Anyone in charge of maintaining an open source project will tell you that the more popular your code gets, the more feature requests you’re likely to receive. Before long, you may end up spending more time addressing developer issues than creating new code. But for many developers, that connection with the community serves as a source of motivation and invaluable feedback to better help others.
In this installment of the On the Platform interview series, Slack open source engineer Alissa Renz chats with East about Block Kit, the advantages of open source development, and what it’s like to build for the Slack API.
The following is a condensed transcript; answers have been edited for length and clarity.
Working in new ways with Block Builder
Alissa Renz: You made a switch from product marketing to product management, and now you’re writing most of MacPaw’s internal Slack apps. How was that transition?
Ray East: Initially, I didn’t know anything about web dev at all. But working with a large development team, I quickly became more familiar with the concepts. The more I dove into the technical side of things, the more interested I became.
During a hackathon in 2016, MacPaw made Fix Bot—a digital tool that gives kudos and recognizes the efforts of teammates in a fun, quirky way. This provided me with the opportunity to work with the Slack API, and it’s just one of the many apps I’ve helped create since.
Renz: Let’s talk about how Block Builder came to be. What was your motivation to make it open source?
East: We were creating a lot of new applications at MacPaw, with a variety of user interfaces, and wanted to find a way to make it easier to prototype flows and shorten the amount of code needed to build them. That’s how I came up with the idea of Block Builder. I figured it might be something others could benefit from as well. That’s why I decided to go open source.
I approached the project the same way I do when building a new product. Get an MVP shipped as quickly as possible, gather feedback and improve it from there.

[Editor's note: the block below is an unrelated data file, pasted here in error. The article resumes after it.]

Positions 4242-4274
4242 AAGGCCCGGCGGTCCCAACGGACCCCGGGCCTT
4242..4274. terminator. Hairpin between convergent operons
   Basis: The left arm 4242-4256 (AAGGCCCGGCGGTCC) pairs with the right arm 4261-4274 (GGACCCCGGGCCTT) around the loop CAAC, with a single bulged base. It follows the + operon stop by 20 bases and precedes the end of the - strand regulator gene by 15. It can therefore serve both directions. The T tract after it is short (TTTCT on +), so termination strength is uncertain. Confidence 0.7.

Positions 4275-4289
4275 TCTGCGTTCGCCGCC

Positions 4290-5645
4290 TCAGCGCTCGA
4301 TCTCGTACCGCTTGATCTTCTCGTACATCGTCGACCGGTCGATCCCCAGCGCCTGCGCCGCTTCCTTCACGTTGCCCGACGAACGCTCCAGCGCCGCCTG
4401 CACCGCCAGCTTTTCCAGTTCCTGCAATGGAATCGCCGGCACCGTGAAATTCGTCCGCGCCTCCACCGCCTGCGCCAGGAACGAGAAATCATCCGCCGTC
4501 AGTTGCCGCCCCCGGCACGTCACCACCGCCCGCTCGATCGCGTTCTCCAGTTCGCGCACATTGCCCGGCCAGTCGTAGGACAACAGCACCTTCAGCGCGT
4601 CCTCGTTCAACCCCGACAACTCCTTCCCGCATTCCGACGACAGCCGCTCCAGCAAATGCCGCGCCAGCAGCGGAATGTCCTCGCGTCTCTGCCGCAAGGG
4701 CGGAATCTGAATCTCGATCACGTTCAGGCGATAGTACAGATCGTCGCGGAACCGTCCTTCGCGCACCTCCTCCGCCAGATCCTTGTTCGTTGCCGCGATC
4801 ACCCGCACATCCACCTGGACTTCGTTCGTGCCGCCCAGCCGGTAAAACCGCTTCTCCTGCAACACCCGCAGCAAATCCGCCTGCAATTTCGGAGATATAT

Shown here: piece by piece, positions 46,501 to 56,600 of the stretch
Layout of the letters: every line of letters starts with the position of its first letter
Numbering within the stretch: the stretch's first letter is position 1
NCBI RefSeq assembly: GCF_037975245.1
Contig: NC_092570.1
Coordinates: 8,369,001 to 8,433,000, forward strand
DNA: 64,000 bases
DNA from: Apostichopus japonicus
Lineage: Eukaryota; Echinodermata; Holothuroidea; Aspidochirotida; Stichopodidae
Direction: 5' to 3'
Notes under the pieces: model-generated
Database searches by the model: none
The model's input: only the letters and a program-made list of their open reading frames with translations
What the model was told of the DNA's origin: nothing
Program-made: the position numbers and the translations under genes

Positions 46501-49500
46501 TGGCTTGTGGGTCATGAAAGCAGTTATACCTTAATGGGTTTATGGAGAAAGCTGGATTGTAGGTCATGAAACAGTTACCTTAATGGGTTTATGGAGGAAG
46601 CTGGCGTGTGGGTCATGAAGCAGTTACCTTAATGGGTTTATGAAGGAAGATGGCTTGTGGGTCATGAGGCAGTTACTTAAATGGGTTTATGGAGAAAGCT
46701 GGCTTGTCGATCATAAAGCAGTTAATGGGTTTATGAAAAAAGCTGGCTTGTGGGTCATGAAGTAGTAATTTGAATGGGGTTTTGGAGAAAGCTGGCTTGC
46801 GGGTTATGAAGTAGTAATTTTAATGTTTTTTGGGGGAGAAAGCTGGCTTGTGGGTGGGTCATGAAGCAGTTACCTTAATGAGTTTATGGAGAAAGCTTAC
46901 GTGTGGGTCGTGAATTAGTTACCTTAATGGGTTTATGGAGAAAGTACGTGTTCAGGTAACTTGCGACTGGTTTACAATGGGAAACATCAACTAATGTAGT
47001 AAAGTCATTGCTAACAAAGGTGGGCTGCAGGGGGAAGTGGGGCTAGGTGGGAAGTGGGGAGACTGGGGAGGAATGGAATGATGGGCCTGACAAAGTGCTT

And that’s when it made sense to invest in improving the underlying code; changing the library’s architecture, using TypeScript and setting up a CI pipeline to make it easier for both myself and other contributors to improve Block Builder.
Renz: What has been the biggest advantage of working in open source software?
East: Your decisions don’t have to be about making money; you have a lot more freedom than with commercial software. And because you’ve invited other programmers to be a part of it, that provides the motivation to do the best job possible. I also love open source because it provides a means of seeing how others think and write code through community interaction, which is a great way to gather feedback, learn and grow.
When you see a pull request, it means someone is really familiar with your project. Not only that, it tells you they use it, find it useful and rely on it. That’s a motivator. If you’re just one person, you’ll always have tunnel vision. Open source can provide a lot of insight on your project and how people are engaging with it.
But once you get it out there, you’re responsible for the pull requests or feature requests. You have to stay on top of it, and you have to be constantly communicating with other developers. It’s an effective way to hone your skills.
Bringing automation and predictability to work through Slack
Renz: What has your experience been building for Slack compared to other services and APIs you’ve worked with?